Dejected the giant sat down by the bank and cried and cried until he could cry no more. Not for the loss of his feathers, but that his one joy had become a monopoly. He railed against the greed of the other giants, and of the lords who should know better, and of the people to whom he had given so much to and yet received nought back.
Day turned to night and back to day again and still the giant wept. “I gave away these feathers in order to make people happy,” he said to himself. “Because they made me happy and I thought that is how you spread happiness. But all they have done is taken what I love and what makes me happy and made it into something sordid and greedy.”
Suddenly, driven by grief, the giant craved castle walls and vaults of silver and gold and a safe place to store feathers where only he could see them. He was ready to throw away his kindness, leave the open air and beautiful olive groves, and seek a life of gluttonous solitude when up came a girl, maybe six or seven, in floods of tears.
“Mister Giant,” she spoke, mild and sweet, “why does everyone else have a feather and I don’t?”
Struck with pity the giant handed over his last feather. Instead of the confused greed he saw in the faces of the townsfolk, the giant saw in this girl a surge of pure joy. “Oh thank you, Mister Giant!” she cried before she skipped away across the grass. The giant sat beside the lake once more, without sorrow in his heart, without feathers in his pouch, and smiled.
When he finished my father would stay silent for some time. I would ask him what it meant; what exactly the moral of the story was. Why did the giant give away his last feather, why was he so happy about it, and why are feathers any good anyway? He would never answer and I would have to be content with his silence. Sometimes I was, and sometimes I would shout and stamp my feet as only a child could, demanding an answer. He would simply sigh as if he were disappointed in me.
The story often comes to me now, and each time I try and find a meaning in my father’s old words. But there is none that I can ever pull out; none, at least, that I would deem worthy of my father. Typical morals of selflessness and doing good were not what my father preached, instead all his stories were of the same ilk, and he would tell me as if he too were trying to glean something from them.
He was ever a mysterious man. Never short of a story or a piece of advice, childish mischief never far from his mind. Often we would walk together in the fields that bordered our home, he would take me on adventures brimming fantasy and escapism. My mother never approved, her Catholic upbringing spoke against frivolities like ours. Whenever we returned she would scold first my father and then turn her attentions towards me for encouraging him – often I thought it should have been the other way round.
I came to realise later that he was not a happy man, and most of that unhappiness I attributed to my domineering mother. But, in truth, there was something else hanging over him that I am only now beginning to comprehend. It was the evenings that brought sobriety out in him, in the sunlight he was a jovial and kind man, even when my mother was rampaging as she would through the house. But when darkness fell he seemed set upon, as if the night-time was fell and harrowing. Often I would wake in the middle of the night and hear him talking, but it was not to my mother that he spoke but into the darkness. At other times he would mention someone whom my mother and I were unaware existed and then just pass it off with the phrase “that is another world”, and we would always assume he was talking about work.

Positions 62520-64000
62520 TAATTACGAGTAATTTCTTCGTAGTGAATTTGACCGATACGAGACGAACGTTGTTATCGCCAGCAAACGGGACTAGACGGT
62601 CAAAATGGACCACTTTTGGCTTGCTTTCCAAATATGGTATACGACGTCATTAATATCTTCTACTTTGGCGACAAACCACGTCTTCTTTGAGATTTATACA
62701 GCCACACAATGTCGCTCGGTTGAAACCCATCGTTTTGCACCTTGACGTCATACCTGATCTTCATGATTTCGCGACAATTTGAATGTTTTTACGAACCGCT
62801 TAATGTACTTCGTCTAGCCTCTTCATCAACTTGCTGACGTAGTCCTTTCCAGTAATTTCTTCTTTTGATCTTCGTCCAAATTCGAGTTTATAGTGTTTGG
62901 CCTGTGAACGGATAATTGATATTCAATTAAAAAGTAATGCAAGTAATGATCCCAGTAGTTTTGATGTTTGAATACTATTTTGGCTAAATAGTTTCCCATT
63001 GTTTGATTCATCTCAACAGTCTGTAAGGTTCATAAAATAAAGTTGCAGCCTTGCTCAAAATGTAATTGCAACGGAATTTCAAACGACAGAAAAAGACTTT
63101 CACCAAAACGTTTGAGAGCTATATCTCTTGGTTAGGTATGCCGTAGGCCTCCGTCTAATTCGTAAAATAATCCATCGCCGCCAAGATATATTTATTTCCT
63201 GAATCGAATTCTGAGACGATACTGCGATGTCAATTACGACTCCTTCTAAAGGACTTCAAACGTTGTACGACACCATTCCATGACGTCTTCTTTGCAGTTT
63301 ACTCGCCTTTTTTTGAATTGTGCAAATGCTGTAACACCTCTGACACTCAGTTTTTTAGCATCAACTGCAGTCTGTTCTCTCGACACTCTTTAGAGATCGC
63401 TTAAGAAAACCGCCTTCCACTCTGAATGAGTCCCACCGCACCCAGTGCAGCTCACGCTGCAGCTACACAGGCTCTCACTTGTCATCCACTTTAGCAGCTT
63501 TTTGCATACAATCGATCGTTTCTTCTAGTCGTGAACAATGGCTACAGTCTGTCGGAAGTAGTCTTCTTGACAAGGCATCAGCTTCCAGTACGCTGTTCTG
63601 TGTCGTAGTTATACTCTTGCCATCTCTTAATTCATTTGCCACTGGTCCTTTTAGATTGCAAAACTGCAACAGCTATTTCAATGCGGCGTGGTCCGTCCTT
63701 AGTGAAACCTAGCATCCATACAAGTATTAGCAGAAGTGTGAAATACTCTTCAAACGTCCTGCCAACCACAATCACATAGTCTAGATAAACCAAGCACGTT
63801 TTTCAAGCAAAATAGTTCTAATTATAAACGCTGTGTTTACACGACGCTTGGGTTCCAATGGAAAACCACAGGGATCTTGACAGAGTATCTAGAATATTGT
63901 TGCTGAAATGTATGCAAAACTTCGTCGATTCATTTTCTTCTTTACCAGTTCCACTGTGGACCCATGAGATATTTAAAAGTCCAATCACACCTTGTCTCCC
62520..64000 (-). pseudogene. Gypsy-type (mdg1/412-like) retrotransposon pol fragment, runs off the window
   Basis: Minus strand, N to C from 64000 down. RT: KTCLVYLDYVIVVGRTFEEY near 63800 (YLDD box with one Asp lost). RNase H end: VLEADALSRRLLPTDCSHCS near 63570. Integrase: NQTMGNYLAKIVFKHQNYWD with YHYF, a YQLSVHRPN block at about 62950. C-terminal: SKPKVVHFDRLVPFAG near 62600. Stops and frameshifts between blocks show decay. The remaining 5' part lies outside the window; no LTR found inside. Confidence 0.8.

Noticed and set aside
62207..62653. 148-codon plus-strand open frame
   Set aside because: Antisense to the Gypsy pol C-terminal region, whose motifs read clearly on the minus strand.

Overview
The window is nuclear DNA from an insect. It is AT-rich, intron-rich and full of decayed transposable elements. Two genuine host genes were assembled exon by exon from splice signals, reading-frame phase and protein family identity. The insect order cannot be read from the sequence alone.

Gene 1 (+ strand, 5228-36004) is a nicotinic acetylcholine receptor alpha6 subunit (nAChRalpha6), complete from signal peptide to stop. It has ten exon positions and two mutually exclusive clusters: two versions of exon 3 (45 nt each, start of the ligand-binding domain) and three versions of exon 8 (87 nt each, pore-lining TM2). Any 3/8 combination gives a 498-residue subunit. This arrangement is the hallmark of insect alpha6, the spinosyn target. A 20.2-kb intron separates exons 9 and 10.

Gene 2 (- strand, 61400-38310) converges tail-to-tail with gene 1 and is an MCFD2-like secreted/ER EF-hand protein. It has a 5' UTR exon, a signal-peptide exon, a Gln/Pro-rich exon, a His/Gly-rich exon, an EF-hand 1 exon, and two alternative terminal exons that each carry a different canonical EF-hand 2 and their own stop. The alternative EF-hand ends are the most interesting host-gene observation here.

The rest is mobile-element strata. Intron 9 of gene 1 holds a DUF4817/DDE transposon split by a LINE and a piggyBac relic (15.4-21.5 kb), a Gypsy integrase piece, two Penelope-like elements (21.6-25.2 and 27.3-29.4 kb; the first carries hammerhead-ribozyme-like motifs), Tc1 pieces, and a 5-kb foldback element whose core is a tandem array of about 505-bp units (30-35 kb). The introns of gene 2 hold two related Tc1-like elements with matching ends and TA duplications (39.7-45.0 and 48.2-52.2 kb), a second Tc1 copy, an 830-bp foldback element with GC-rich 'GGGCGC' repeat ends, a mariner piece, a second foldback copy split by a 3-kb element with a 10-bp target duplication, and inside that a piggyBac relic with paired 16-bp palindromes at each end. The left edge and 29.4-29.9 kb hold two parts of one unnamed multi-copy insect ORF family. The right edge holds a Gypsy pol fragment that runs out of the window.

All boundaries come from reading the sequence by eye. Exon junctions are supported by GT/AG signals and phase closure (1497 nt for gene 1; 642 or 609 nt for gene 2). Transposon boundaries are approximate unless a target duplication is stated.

Seldom did he seem truly with us. He was an editor for some big magazine in the city, nothing too fancy, but not pulp either, somewhere in between – a phrase with which I could describe his entirety. He always seemed stuck between something, which I always assumed was my mother’s good and bad sides, now I realise it may well have been something else. I realise that I may well have inherited this other world from my father: gorilla man and all.
It is hard, in moments like these, not to think of my father. In fact, rarely a day goes by that I don’t think of him. Where my mother was a taskmaster, the perennial “bad cop”, my father was always good and kind to me, and I loved him dearly. His death left a hole in my heart that took years to even begin to fill, and even now it feels hollow still. Afterwards I left the family home and moved to the city, my mother left too and moved to the coast some years after, and now that family home of mine is home to another, while the memories and hauntings of the old place stand derelict.
It is a sombre thought, that such a place is lost. Sad also that my best memories remain those of my childhood and that I have failed, since the passing of my father, to make any new ones. It used to be that I would be hopeful of new things in the morning, now I just hope I can make it through tomorrow without incident.
You should sleep.
No, never sleep. That is my life now: of waking and thought. I place a record on my old turnstile, a set of LPs and the player some of the few mementos I have of my father. Simon and Garfunkel. Sounds of Silence. Too many thoughts of my father, too many of his old favourites, first the film and now this. I can only hope he is at peace in his new world.